An Ashkenazi Jewish trans-masculine person is looking into the camera. He has a salt and pepper beard, yellow rimmed glass, and wears a mottled pink shirt. In the background is a lush out-of-focus forest.

Jules Rosskam

Philadelphia, PA

Jules Rosskam is a filmmaker, educator, and interdisciplinary artist interested in liminal spaces—the space between male and female, documentary and fiction, moving image and still photography. His interdisciplinary practice works to induce a perceptual shift in our understanding of how and what bodies mean, toward an apprehension of multiplicities. He is the director of transparent, against a trans narrative, Thick Relations, Something to Cry About, Paternal Rites, and Dance, Dance, Evolution. Recent screenings include the Museum of Modern Art, the Museum of Fine Art Boston, the British Film Institute, Arsenal Berlin, Hallwalls Contemporary Art Center, and the Queens Museum of Art. Residencies include Yaddo, Marble House Project, PLAYA, ACRE, and ISSUE Project Room. Rosskam holds an MFA from the School of the Art Institute of Chicago. He is currently Assistant Professor of Visual Arts at University of Maryland Baltimore County.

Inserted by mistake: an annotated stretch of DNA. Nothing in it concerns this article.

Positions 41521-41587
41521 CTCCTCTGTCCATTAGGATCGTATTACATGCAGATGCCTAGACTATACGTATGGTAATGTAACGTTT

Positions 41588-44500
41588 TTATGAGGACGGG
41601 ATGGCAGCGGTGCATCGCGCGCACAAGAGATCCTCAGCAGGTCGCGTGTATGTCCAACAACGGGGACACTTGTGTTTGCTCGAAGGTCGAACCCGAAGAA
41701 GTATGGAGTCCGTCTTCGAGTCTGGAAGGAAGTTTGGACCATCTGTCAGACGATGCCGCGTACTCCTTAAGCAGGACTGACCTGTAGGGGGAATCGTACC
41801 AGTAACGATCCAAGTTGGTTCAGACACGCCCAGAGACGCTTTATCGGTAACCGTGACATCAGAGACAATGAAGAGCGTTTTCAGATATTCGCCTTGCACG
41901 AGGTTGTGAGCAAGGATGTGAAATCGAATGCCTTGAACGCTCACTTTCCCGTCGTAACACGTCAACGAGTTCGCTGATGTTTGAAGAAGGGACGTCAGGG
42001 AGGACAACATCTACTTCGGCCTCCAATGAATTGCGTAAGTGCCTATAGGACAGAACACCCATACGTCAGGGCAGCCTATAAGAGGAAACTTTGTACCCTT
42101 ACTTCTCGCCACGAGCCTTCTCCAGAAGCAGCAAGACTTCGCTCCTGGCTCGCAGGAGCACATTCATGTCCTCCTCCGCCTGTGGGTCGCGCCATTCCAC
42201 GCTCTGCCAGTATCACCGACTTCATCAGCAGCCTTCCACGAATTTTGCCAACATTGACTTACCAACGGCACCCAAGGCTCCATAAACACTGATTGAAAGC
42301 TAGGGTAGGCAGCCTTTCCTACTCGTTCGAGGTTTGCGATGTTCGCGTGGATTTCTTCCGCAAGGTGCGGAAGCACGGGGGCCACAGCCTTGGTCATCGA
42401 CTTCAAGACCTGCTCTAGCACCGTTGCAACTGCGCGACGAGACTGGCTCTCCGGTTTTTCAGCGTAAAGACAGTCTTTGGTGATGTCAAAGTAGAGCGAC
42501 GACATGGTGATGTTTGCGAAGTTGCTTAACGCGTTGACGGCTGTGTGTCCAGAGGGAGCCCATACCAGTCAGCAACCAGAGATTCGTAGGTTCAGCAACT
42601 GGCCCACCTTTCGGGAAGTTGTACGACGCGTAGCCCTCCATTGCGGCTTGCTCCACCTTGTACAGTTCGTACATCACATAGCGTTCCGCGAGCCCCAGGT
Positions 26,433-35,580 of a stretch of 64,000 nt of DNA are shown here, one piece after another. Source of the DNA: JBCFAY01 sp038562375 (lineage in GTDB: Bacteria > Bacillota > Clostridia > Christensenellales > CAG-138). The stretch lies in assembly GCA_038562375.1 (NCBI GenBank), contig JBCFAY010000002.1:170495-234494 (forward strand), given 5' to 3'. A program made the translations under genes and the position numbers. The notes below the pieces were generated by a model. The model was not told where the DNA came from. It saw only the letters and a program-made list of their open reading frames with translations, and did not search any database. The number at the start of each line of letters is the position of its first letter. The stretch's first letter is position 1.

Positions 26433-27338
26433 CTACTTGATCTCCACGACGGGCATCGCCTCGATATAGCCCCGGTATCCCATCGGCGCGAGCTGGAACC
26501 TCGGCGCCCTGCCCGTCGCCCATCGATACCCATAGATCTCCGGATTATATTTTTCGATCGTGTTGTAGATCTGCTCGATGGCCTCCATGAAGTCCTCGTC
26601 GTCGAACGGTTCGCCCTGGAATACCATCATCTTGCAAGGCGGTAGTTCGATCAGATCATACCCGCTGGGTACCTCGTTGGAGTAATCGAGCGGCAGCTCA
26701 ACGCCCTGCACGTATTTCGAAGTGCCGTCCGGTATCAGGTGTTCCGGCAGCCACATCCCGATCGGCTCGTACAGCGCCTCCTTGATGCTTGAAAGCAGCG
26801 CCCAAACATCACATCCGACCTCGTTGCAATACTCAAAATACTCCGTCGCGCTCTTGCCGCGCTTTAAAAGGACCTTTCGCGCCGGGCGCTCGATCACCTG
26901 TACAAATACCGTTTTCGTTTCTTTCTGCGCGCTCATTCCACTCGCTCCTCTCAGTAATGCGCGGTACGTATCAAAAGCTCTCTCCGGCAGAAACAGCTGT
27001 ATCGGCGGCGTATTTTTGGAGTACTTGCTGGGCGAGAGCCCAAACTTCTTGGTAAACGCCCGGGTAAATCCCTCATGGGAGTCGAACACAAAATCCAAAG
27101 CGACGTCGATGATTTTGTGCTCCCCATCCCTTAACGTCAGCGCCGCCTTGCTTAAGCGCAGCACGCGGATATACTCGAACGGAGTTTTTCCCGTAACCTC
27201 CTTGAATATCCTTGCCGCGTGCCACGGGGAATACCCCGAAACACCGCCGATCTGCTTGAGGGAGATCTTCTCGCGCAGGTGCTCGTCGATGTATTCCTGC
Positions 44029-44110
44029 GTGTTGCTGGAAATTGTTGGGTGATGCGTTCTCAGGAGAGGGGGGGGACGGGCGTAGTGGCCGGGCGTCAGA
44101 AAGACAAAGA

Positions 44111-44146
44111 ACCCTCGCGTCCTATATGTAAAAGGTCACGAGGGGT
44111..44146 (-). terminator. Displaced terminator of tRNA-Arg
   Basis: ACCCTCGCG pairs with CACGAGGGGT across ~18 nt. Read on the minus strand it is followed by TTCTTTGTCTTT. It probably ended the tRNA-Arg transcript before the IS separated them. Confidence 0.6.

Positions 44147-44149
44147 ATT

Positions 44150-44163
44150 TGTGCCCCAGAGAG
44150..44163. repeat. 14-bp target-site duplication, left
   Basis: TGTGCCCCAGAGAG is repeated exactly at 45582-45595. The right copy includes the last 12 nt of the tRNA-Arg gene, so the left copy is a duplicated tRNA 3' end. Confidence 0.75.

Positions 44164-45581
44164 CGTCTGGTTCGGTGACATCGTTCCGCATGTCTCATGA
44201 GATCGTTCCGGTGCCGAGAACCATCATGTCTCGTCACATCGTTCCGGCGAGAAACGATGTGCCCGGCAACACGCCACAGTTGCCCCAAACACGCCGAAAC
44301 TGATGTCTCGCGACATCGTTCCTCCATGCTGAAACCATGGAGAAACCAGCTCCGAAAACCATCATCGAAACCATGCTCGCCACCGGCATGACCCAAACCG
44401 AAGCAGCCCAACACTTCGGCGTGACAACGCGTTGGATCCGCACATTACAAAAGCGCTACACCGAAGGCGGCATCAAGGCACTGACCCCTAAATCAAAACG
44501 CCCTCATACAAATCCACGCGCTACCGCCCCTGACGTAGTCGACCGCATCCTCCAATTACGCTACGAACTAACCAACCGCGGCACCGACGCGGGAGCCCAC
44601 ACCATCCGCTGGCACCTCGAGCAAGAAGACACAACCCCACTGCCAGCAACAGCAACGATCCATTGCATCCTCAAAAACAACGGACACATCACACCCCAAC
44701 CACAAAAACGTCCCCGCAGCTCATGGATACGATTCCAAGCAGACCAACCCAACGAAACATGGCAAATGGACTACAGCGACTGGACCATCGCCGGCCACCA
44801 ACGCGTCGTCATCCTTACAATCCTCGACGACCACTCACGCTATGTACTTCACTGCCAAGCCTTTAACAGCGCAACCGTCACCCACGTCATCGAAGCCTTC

Desire Lines


Jules Rosskam is a filmmaker, educator, and interdisciplinary artist interested in liminal spaces—the space between male and female, documentary and fiction, moving image and still photography.

Artist Bio

It’s an open secret among transgender men: after coming out as trans, many develop an attraction for other men. Desire Lines is a feature-length essay film exploring what’s at stake for everyone when our sexual desires lead to feelings of social and political precarity. Situated at the intersection of sex, gender, and desire, the film uses of one-on-one interviews, erotic encounters, observational footage, performed scenarios, and a fictional narrative to present an abbreviated history of the bathhouse. Desire Lines reveals as much about why sexual desires might change as gender presentation changes as it does about masculinity in our culture, emphasizing gender as a prism through which all other aspects of the self—such as race, class, and nationhood—are refracted. Drawing connections between the HIV/AIDS and COVID-19 pandemics, the film also seeks to illuminate the biopolitics of government indifference.




Award Year
2021
Status

In Progress